25 August, 2011

Wheel Of Fortune

Back in early August our Guild was treated to a program featuring the antique quilt collection of a fellow member, Susan McGirr. Her trunk show was vast and all-encompassing, everything from pieced and appliqued tops to glorious finished quilts. Pictured here is a "Wheel of Fortune" top, a Carpenter's Wheel variation. I love this one.

There was another pieced quilt, an older one; I can't identify this block name.
heard it referred to as "Texas Tears" but I can't confirm that. Most of Susan's collection was acquired while she lived in Texas, so that might be right, but I'm not sure. Does anyone know? I adore the simplicity of this block and the way it is set alternating dark and light backgrounds.

Susan's latest obsession is purchasing quilts and tops for her collection from E-bay; as well as from on-line auctions for a cause, like Ami Simm's AAQI quilts.
She passed around a few of those for us to see up close and imagine my surprise when I was suddenly holding this quilt, made by none other than our very own blogging buddy, Quiltdivajulie! I felt momentarily overwhelmed by the connection. Blogging has certainly made our world a smaller one. The Wheel of Fortune was certainly spinning for me that evening, I drove home humming and happy; feeling like the luckiest woman out there for all the inspiration and connections to other quiltmakers through time and space, both near and far!

Life is Good!

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leigh anna said...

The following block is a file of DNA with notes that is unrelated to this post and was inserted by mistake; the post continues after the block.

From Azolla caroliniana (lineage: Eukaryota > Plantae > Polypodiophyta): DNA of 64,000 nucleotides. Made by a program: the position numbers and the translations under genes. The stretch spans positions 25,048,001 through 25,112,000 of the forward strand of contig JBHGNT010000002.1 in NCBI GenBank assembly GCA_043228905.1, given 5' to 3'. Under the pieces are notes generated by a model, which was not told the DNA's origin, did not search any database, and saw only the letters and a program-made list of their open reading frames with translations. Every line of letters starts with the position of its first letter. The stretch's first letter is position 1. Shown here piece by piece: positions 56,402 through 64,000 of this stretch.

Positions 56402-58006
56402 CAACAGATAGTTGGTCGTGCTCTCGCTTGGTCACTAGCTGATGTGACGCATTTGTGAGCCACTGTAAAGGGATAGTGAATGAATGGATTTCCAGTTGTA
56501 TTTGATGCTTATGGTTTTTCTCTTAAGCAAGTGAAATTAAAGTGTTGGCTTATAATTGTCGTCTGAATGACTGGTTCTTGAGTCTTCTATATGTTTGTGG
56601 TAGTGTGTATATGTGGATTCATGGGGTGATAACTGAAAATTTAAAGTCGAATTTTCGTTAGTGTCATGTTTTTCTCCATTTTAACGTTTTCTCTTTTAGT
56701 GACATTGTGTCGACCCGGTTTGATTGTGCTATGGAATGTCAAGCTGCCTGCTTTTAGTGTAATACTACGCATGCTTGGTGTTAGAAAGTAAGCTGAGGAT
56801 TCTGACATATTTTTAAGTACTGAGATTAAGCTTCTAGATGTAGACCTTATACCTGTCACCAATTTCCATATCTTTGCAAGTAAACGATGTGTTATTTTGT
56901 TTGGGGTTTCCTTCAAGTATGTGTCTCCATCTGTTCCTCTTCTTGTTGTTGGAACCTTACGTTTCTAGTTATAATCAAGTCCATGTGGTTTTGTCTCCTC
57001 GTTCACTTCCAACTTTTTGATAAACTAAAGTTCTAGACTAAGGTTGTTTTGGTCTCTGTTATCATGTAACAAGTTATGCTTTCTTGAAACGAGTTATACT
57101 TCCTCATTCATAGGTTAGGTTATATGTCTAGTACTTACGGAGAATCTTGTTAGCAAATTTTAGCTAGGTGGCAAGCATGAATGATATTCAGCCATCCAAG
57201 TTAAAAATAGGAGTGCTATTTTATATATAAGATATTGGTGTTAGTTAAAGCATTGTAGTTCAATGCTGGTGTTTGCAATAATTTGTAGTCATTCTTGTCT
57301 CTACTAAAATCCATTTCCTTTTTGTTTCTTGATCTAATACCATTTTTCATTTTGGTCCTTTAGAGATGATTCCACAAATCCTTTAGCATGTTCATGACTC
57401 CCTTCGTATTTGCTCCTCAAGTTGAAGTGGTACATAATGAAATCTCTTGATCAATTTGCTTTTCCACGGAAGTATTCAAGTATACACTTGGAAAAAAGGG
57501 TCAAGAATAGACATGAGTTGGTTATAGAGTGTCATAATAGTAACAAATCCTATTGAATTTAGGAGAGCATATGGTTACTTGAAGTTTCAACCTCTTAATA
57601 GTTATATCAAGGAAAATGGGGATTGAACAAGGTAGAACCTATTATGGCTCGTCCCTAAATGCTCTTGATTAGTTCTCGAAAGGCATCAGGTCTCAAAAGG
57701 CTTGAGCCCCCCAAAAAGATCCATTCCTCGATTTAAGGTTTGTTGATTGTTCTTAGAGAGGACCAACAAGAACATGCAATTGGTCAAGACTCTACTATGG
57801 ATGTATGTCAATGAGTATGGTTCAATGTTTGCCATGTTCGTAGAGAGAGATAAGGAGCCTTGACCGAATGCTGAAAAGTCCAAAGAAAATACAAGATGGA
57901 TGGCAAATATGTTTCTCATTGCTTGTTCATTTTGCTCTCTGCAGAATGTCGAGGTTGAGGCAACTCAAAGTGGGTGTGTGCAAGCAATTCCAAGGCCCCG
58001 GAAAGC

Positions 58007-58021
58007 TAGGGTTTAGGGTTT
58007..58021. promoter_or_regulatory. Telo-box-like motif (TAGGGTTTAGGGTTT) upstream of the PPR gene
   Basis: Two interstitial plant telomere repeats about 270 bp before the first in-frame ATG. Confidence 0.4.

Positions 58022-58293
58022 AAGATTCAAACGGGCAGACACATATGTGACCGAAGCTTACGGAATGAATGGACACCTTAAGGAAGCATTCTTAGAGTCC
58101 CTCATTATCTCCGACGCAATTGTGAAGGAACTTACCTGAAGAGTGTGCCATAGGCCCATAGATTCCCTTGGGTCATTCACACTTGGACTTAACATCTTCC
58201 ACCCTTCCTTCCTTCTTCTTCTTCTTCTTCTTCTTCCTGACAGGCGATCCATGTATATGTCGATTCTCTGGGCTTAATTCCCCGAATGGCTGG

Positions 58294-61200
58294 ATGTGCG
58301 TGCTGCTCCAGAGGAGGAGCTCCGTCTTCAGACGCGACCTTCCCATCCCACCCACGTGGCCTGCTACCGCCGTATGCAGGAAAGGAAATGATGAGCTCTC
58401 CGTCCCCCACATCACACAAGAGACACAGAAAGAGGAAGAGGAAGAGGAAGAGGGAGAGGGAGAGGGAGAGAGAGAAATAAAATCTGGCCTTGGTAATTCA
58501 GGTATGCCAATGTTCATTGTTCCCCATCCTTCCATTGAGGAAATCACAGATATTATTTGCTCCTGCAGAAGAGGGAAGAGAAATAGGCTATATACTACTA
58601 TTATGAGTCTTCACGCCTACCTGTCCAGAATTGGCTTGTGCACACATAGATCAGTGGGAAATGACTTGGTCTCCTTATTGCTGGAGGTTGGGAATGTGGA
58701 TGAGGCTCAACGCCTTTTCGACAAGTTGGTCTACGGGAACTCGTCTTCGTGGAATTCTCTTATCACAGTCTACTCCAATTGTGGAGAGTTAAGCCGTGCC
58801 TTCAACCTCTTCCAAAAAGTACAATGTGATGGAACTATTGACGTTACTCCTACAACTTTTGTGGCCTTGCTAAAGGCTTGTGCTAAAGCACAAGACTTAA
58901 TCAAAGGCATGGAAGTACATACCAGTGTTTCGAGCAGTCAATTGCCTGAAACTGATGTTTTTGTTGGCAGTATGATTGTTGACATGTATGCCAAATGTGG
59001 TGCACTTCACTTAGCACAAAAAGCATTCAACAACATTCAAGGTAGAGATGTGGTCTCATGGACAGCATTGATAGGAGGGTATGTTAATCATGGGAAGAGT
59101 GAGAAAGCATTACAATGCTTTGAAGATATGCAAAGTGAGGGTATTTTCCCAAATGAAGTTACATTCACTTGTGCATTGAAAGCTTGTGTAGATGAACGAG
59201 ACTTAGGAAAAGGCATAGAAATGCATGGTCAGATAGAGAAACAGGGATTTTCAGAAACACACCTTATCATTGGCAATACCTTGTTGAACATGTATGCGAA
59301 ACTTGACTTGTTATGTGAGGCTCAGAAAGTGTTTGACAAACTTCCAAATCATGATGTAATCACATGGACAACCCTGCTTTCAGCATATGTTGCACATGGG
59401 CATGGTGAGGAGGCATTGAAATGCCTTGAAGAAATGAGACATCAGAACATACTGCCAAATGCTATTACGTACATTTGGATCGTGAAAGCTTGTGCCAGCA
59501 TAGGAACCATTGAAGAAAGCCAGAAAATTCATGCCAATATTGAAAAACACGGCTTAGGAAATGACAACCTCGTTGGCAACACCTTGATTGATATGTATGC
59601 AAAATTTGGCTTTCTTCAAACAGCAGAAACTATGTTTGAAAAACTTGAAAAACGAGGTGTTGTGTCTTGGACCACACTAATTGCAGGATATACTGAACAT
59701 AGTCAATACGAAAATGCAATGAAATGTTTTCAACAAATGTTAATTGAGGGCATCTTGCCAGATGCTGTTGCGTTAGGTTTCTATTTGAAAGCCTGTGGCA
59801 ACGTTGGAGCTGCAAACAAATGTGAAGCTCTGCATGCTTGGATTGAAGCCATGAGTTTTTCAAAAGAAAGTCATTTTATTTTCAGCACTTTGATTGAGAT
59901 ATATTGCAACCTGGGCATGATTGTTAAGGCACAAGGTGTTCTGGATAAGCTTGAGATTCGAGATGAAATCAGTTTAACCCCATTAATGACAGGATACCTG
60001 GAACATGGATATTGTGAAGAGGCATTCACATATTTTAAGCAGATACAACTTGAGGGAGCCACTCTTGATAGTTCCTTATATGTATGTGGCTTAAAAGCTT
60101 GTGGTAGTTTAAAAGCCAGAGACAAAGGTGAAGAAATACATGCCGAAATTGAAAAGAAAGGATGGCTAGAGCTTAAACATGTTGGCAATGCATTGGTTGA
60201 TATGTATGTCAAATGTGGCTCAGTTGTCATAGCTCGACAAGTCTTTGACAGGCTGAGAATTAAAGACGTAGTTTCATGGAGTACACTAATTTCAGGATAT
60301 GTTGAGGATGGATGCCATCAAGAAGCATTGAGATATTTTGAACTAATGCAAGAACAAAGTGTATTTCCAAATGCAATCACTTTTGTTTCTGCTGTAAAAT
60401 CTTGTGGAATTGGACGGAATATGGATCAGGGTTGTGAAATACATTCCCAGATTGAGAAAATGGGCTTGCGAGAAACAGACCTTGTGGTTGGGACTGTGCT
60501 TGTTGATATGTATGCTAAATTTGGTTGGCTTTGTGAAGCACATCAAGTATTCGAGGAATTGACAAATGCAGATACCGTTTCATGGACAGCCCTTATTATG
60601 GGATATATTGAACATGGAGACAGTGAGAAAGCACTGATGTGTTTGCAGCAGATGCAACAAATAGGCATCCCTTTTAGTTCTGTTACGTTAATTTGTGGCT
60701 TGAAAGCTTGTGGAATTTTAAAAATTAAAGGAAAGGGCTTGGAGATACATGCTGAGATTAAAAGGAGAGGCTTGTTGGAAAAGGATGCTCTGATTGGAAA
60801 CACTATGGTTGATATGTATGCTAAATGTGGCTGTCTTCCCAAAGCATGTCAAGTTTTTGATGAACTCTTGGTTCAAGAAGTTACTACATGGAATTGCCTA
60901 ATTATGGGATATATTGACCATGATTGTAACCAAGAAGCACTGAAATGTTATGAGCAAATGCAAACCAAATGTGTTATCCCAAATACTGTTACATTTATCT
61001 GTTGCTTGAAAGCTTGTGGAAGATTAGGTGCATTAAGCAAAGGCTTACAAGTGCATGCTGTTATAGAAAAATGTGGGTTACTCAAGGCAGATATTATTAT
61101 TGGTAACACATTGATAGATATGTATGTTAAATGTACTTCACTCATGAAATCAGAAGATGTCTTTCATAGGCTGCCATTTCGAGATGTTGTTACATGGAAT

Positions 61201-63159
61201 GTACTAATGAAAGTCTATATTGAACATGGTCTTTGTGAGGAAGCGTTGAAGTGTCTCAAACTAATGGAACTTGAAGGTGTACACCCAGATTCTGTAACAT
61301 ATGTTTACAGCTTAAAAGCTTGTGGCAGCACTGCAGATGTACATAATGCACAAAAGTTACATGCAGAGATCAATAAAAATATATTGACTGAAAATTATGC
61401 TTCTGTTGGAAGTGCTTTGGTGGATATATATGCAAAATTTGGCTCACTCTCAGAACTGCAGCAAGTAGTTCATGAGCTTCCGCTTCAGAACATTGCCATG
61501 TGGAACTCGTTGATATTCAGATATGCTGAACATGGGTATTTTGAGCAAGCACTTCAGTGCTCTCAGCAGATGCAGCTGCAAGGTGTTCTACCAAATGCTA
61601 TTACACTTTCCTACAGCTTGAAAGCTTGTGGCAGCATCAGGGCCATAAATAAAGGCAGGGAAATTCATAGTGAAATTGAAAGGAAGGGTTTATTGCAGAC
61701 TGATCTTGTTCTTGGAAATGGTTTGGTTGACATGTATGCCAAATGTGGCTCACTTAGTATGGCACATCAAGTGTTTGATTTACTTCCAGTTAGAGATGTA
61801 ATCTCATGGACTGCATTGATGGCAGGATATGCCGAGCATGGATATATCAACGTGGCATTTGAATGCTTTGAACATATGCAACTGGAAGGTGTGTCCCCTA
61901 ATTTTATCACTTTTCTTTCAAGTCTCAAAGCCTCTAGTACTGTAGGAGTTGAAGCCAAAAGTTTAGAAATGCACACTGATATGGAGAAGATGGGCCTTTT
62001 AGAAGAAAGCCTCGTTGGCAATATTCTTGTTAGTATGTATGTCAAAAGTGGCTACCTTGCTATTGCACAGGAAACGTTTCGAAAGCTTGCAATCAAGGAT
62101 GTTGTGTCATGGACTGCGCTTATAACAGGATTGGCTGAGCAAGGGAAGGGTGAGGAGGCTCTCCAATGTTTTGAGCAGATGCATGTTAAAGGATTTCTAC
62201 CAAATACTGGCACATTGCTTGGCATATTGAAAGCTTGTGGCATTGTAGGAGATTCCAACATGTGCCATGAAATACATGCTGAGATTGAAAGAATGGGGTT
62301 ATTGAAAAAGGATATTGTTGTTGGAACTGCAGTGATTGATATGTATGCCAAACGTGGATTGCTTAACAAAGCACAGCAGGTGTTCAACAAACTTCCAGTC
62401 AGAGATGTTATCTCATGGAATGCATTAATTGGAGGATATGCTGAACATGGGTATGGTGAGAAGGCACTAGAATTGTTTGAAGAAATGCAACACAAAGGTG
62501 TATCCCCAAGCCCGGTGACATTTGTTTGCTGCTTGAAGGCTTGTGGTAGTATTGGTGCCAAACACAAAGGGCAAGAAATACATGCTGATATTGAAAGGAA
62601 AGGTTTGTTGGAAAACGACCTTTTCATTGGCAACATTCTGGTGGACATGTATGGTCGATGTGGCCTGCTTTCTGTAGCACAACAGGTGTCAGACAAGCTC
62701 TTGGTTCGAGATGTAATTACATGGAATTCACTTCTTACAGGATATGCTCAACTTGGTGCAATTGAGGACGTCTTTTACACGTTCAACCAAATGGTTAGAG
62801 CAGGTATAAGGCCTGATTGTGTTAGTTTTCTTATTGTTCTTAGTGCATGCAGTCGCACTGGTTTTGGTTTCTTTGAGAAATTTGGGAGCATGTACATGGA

i can't tell you anything about your quilts....but i wanted you to know that when i try to click on your pictures, they aren't clickable, so they can't be made bigger.
i'm sure it is a setting in your blogger account somewhere....maybe you set it up that way on purpose....but it would be nice to be able to click on the "texas tear" quilt to see more detail.

so, if you are wanting to fix it...that i'm not sure how to do, but i'll see if i can find something on the internet if you would like :)

Teresa said...

I find antique quilts amazing in the complexity of some of the designs, knowing the quilter did not have all the great tools we have at our disposal. All I can say is they must have been very talented and patient people.

Quiltdivajulie said...

That carpenter's wheel quilt IS amazing ... I treasure the quilts made by my grandmothers. They were ahead of the game on scrappy and mixing colors!

SO nice to know that one of my PQs has such a happy new home!

lindsey said...

Beautiful quilts!

Janet O. said...

Wow, that "Wheel of Fortune" is a stunner!
I don't know what that other one is called, either. It isn't one of the two patterns identified as Texas Tears in Barbara Brackman's Encyclopedia of Pieced Quilt Patterns, but that doesn't mean it isn't known by that name. : )

Nane said...

It was a nice collection!

Mary Lou Casada said...

Wow! Eye candy all night long! That wheel of fortune is wonderful! My mother made a quilt similar to the Texas Tears -- but the "spokes" are smaller, the setting triangles not quite as wide. It's called Iowa Star. Hers was set differently, too, not with the low triangles but with diamonds so that it interconnects like a double wedding ring...if that makes any sense!! :-D I, too, love that we can be friends and be connected far and wide to quilters through blogging! How else would I have ever been blessed by the Strawberry Patch!! :-D
Mary Lou

LizA. said...

I agree, I love the simplicity of that "Texas Tears". Please let us know if you find out anymore about that block. If I get a chance, I'll look it up in BlockBase.